Northwestern Events Calendar

Apr
18
2019

Don’t Let the Misogynists Grind you down: Popular Feminism and The Handmaid’s Tale Talk by Sarah Banet-Weiser (Annenberg School for Communication and Journalism, University of Southern California)

When: Thursday, April 18, 2019
5:15 PM - 6:30 PM  

Where: McCormick Foundation Center, Forum, 1870 Campus Drive, Evanston, IL 60208 map it

Audience: Faculty/Staff - Student - Public - Post Docs/Docs - Graduate Students

Cost: Free

Contact: Nancy Cunniff   847.467.2294

Group: One Book One Northwestern 2019-20

Co-Sponsor(s):
Center for Global Culture and Communication (CGCC)

Category: Lectures & Meetings

Description:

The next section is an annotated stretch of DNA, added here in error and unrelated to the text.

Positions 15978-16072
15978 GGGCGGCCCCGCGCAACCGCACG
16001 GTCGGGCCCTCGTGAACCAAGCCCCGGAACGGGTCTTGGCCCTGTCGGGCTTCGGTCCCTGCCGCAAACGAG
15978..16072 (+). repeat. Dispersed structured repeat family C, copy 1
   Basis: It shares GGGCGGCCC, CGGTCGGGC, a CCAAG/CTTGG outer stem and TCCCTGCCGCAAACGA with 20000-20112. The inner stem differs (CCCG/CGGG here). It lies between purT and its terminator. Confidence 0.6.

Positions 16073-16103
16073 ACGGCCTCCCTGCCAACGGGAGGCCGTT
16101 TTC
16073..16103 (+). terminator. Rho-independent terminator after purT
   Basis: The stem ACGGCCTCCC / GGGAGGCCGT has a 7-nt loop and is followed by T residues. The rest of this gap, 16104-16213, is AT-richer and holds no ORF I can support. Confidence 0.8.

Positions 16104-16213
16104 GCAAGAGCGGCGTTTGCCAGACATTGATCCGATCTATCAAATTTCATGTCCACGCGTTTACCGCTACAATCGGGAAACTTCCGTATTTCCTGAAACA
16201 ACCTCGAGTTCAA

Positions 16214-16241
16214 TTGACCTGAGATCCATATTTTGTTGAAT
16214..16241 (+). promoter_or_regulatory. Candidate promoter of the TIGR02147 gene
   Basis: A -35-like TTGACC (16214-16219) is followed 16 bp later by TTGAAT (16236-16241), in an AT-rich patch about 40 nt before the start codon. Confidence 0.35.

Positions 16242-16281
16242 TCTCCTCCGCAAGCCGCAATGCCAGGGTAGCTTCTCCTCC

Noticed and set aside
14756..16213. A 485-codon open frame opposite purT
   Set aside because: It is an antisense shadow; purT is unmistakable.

Margaret Atwood’s dystopian novel turned Hulu serialized drama The Handmaid’s Tale (1985, 2017, respectively) arrived as a chilling forewarning during the early days of Donald Trump’s presidency. The series, and the thousands of memes, parodies, and street performances at protests emerged as an important popular culture and mediated symbol of the new Anti-Trump/Pence feminist resistance, as fans linked the series’ fictionalized dystopian society to the very real onslaught of women’s reproductive rights in policy making and other oppressive elements of the current US government. Both the novel and the serialized television drama engage the politics of gender, race and right-wing political regimes, and both can be considered examples of what I call “popular feminism.” In this talk, I contend with how, and in what ways, the rise of popular feminism in the twenty-first-century North American and European context has encouraged both a response and an intensification of popular misogyny. Here, using the frame of popular cultural iterations of The Handmaid’s Tale, I explore the ways a popular feminist text responds to an increasingly visible context of popular misogyny. I argue that we need to understand the relationship between popular feminism and popular misogyny in order to grasp the significance, and the endurance, of both. What does reading a novel or watching a series about the oppression of women involve, and what kinds of resistance or collective activism to the politics of contemporary moment might The Handmaid’s Tale engender?

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